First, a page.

The path ahead may seem daunting and uncertain if you or a loved one are charged with a violent crime. However, it is crucial to remember that you have rights and that seeking the help of a criminal defense attorney in Riverside, CA, can make all the difference in safeguarding your future. That is why we at the Law Office of Gregory H. Comings urge you to act and secure our legal services to navigate this challenging journey.
With experience and prior success in defending clients against violent crime charges, our law firm is dedicated to fighting tirelessly for your liberty, rights, and reputation. Led by Gregory H. Comings, our law office possesses the knowledge and dedication necessary to provide you with the robust criminal defense you deserve.
We understand the unique complexities and potentially life-altering consequences of such charges. Rest assured; we will leverage our legal knowledge to build a robust defense strategy tailored to your circumstances.
We believe in open communication and ensuring our clients are well-informed throughout the legal process. When you choose our services, you gain a trusted advisor who will guide you through every step, explaining complex legal concepts clearly and concisely. We will provide you with a thorough understanding of your rights, the charges you face, and the potential outcomes, empowering you to make informed decisions.
At our law office, we leave no stone unturned. Our dedicated team will meticulously investigate the evidence against you, scrutinize police procedures, interview witnesses, and consult with experts if necessary. This relentless pursuit of the truth allows us to uncover any weaknesses in the prosecution’s case and build a compelling defense on your behalf.
Now is the time to act. Your future is too important to leave to chance. By seeking legal representation from the Law Office of Gregory H. Comings, you are investing in your defense and giving yourself the best opportunity for a favorable outcome.
California Penal Code 667.5 defines violent offenses in the state. All significant felonies, not just those in the first or second degree, are included in the definition of “violent crime.” Any criminal act that poses a significant risk of physical injury to another person or uses a deadly weapon is considered a violent crime. The sentence increases for some significant and violent offenses are established by section 667.5(c) of the Penal Code. Any person convicted of a significant or violent felony, as defined by the legislation, is subject to the enhancements. The additions to sentences are intended to harshly punish those who commit heinous or violent crimes.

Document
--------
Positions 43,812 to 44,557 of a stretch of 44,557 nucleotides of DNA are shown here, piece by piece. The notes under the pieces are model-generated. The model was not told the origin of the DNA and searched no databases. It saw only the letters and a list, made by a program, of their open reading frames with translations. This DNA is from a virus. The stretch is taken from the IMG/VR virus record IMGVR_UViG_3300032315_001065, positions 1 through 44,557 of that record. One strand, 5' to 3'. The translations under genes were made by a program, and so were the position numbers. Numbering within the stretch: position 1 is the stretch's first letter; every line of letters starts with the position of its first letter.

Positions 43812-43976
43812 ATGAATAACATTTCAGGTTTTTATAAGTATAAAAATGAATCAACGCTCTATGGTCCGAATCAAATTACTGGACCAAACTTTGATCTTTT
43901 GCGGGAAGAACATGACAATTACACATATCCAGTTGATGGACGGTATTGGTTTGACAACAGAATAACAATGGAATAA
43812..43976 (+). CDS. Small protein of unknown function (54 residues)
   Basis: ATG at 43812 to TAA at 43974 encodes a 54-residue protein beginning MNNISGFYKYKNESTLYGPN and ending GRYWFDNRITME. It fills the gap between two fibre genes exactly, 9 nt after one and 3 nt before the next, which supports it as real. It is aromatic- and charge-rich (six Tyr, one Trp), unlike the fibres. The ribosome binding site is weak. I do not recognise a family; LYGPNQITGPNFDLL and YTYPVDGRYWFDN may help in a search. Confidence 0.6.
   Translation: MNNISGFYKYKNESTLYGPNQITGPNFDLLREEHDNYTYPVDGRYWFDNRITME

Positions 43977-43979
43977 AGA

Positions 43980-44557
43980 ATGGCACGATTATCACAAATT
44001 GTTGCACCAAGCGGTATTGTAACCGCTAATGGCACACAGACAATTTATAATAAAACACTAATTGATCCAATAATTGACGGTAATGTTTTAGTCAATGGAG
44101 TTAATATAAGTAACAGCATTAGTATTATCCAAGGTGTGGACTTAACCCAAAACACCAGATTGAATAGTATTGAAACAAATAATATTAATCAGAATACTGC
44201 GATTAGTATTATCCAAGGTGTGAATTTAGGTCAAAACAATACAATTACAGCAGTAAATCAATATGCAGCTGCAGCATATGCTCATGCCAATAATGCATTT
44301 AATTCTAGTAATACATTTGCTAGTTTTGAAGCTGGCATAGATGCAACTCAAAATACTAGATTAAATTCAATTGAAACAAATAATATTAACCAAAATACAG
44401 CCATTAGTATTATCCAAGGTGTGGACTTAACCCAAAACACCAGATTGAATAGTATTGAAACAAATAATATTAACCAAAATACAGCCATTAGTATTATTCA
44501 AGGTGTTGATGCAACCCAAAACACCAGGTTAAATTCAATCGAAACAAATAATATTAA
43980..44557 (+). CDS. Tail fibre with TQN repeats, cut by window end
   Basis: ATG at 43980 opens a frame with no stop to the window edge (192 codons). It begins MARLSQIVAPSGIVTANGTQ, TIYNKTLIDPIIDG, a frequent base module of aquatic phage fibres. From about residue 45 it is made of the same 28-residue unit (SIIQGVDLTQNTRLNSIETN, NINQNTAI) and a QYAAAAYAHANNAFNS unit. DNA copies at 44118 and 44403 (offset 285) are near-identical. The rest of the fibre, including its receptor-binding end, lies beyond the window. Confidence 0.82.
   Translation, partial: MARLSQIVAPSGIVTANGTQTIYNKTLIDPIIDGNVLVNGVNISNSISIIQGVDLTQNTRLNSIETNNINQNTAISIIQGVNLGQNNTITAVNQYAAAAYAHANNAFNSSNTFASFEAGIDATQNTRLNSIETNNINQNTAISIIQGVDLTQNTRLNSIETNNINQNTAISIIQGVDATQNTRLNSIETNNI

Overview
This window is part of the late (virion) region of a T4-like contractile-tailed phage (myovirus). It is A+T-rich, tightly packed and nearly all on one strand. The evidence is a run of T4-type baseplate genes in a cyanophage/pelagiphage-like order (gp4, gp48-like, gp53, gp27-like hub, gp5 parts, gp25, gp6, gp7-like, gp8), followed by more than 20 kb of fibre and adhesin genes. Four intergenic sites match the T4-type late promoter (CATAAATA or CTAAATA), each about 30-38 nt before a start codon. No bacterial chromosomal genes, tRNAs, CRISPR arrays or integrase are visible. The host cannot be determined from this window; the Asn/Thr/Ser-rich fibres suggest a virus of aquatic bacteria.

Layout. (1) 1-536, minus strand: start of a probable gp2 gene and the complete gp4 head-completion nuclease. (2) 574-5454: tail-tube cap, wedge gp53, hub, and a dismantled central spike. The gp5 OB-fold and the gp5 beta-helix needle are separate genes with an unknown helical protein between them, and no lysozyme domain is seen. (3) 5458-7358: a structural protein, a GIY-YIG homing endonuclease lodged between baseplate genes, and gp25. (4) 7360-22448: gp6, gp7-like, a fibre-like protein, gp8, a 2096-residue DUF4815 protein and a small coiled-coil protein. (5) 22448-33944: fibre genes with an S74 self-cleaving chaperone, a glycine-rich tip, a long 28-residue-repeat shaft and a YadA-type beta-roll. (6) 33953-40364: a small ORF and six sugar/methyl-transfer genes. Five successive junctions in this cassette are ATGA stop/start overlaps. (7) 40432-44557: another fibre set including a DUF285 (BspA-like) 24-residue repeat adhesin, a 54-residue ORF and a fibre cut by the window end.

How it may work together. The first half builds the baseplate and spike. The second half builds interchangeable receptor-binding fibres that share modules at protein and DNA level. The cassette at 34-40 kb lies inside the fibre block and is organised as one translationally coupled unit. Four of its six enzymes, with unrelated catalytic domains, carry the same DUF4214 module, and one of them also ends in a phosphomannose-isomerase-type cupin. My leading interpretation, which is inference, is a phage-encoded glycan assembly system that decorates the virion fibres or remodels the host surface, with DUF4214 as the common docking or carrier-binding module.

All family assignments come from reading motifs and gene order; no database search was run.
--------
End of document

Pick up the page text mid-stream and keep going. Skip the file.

For purposes of this definition, the following crimes are serious felonies:
Contact a criminal defense attorney immediately following an arrest for a serious offense.
An attorney specializing in criminal law can be invaluable in defending your rights and interests throughout the legal process. The right to silence follows an arrest.
This means you have the right to have an attorney present whenever the police or anyone else asks you. You are also entitled to a public trial by a jury of your peers within a reasonable timeframe, and you should be treated as innocent unless proven guilty.
A criminal defense attorney should be sought out immediately following an arrest for a serious offense. A lawyer can advise you on your alternatives and help you construct a solid defense.
The judge’s final decision on the offender’s sentence depends on several variables. Among them are:
California Penal Code Section 667.5 is a provision that addresses enhancements to sentences for certain crimes committed by repeat offenders, commonly known as the “Three Strikes” law. Here is a summary of the key points:
Definition of a “Serious Felony”: The law specifies a list of crimes considered “serious felonies” that qualify for enhanced sentencing under the Three Strikes law. These include offenses such as murder, rape, robbery, kidnapping, and other violent crimes.
Repeat Offender Enhancements: If a person is convicted of a serious felony and has previously been convicted of one or more serious or violent felonies, their sentence will be enhanced. The law imposes additional prison terms for each prior conviction.